Ten years ago, seniors at Wootton High School were facing what Becky Newman-Paul, the school’s principal at the time, called “senior slump.”
With graduation around the corner, students were more focused on having a good time than on school, said Newman-Paul, who is now retired.
Knowing that the students needed something more, Newman-Paul and others from Montgomery County Public Schools started to talk to Montgomery College staff to bring professors to her school each semester to teach her students college courses for college credit.
“It was based on the idea that we have to make high school more interesting for that fourth year,” Newman-Paul said.
In 2002, the first year of the program, 93 Wootton students participated. This year, 400 juniors and seniors countywide are taking 650 college courses at 22 high schools as part of the program, now known as the Concurrent Enrollment Program.
The program allows students to earn college credits by attending a college course offered at their school or at a nearby building with fellow students at their school.
For ten years now, the program has given high school students a jumpstart to college and an early advantage, said Genevieve Floyd, supervisor of career and postsecondary partnerships for MCPS.
Founders and supporters celebrated the program’s 10th anniversary at Montgomery College’s Germantown campus on Wednesday.
Newman-Paul said it is the students who allowed the program to succeed. At first, teachers at Wootton didn’t think it was a good idea, she said. They thought the offerings would conflict with their AP classes.
“We believed in [the students] and they made it work,” she said. “That is really my belief about why we are here today. … It was the kids that did this.”
Halley Henry, a Seneca Valley High School graduate, said Thursday she doesn’t know where she would be without the program. Henry was halfway to her associate’s degree when she graduated in May, without leaving her school.
With 35 college credits, Henry said she had a true understanding of the rigor of college courses. After starting Montgomery College this fall, she expects to leave this spring, associate’s degree in hand.
“You guys totally helped me out a whole lot,” she told program staff on Thursday.
The concurrent enrollment program is different from early placement, which allows high school students to enroll in Montgomery College courses offered at the college.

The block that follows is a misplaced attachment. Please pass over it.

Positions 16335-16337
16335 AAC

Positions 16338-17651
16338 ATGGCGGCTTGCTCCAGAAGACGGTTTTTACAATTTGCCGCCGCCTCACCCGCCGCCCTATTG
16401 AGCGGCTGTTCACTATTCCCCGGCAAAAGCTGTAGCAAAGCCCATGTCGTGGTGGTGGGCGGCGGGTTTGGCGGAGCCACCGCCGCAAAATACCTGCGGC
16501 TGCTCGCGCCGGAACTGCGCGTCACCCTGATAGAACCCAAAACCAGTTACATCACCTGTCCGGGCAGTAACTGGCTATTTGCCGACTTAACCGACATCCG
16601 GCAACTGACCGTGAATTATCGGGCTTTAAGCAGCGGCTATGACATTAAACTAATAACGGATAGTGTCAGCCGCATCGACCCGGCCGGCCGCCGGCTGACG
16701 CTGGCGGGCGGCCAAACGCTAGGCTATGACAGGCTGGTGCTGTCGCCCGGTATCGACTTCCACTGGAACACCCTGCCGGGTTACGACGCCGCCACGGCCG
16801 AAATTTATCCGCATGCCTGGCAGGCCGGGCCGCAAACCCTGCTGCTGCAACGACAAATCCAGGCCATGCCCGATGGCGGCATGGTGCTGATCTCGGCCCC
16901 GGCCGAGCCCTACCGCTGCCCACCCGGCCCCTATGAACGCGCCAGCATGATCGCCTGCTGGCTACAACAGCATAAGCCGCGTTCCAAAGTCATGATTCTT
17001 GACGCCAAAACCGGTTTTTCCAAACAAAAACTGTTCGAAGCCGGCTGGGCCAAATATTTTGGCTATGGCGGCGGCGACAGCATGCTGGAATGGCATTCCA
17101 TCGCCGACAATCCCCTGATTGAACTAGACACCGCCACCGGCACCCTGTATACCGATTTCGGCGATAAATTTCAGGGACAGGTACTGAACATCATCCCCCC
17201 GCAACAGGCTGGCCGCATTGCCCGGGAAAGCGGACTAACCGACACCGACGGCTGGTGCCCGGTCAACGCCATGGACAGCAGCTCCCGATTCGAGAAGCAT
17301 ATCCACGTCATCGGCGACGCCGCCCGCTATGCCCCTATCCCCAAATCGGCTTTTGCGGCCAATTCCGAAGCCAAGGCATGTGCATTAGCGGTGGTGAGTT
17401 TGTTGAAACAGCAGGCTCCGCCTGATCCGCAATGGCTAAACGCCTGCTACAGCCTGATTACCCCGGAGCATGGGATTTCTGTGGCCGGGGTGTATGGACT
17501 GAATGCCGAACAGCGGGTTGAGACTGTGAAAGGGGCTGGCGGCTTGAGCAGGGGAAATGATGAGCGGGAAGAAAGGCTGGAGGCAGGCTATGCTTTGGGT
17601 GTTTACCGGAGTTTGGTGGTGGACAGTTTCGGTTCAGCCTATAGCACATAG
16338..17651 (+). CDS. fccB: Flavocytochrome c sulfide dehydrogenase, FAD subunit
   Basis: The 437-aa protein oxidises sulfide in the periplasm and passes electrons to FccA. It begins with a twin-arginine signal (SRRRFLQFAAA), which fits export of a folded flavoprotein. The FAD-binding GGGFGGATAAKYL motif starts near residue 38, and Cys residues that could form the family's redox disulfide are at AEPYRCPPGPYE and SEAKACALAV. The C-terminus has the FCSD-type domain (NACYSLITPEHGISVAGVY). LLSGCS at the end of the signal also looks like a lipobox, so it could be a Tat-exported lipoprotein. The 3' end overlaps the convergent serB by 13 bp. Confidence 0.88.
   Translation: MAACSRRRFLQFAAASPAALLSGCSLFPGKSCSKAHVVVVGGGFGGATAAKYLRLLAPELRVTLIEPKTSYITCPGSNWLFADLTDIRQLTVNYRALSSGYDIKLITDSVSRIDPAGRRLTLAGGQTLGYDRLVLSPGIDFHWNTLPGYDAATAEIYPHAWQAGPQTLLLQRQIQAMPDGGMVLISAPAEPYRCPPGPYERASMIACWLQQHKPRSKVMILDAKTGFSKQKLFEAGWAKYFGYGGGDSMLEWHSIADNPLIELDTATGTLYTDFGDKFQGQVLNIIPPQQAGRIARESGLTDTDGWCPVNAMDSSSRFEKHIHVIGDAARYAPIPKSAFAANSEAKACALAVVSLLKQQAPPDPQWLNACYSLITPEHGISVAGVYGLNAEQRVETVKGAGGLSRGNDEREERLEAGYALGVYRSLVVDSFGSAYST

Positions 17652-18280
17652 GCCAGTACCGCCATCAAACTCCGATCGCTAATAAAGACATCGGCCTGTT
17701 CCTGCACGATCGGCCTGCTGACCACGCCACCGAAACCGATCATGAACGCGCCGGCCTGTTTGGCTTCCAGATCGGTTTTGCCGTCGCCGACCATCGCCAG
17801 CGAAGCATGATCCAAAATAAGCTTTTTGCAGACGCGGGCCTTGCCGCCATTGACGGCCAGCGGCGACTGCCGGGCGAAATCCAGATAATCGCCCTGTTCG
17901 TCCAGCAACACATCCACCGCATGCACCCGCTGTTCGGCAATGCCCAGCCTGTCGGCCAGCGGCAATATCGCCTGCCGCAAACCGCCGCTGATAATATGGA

“It is better for students’ schedules, and it is a more supportive environment,” said Akima Rogers, the program’s manager at Montgomery College. “How often does a student walk into a college classroom and know all of the students in the room?”
The goal is to eventually offer at least one college course in every high school, Floyd said.
Some of the challenges in getting the program in all schools is the infrastructure of the schools themselves — the college staff member needs a classroom to teach in — as well as the priorities of the schools, Rogers said.
“Some of the schools have said we have too much going on here,” Rogers said.
The three high schools that don’t participate now are Bethesda-Chevy Chase, Richard Montgomery and Clarksburg.
Other schools vary in their participation, some offering one class, others offering several. Each student must pay regular tuition for each class; for a three-credit course, tuition is $445.20. Financial aid is offered to some students who need it, Floyd said.
Course offerings differ depending on the high school. Fifty-three courses are offered countywide, including introduction courses such as Intro to Nutrition and elective courses such as Evolution of Economic Societies. The courses are offered during the school day for the most part, although some offer a course after school and Springbrook High students can take a summer school course, Rogers said. Juniors must have a 3.0 GPA to enroll; seniors must have a 2.75 GPA.
The program costs Montgomery College about $500,000 a year, including salaries and operational costs, Rogers said. Montgomery County Public Schools pays for seven full-time staff members to facilitate the program at schools where many students take the courses, and pays a $18,000 a year stipend to 15 school staff who facilitate the program at other schools, Floyd said.
Professors and adjunct staff who teach high school students and who were at the celebration Wednesday swear by the program. They say the courses are much more rigorous than AP and IB courses, and they excite seniors about their learning.
Ruth Hempel, a Montgomery College professor who has taught Speech 108 at Gaithersburg, Seneca Valley and Sherwood, said she loves the blend of teaching college and high school at the same time.
She said she likes preparing them for a college course load, while getting to hear about the events that mark their high school experience.
“In the fall, I get to hear about homecoming, and talk to them about their college applications,” she said. “It is so exciting.”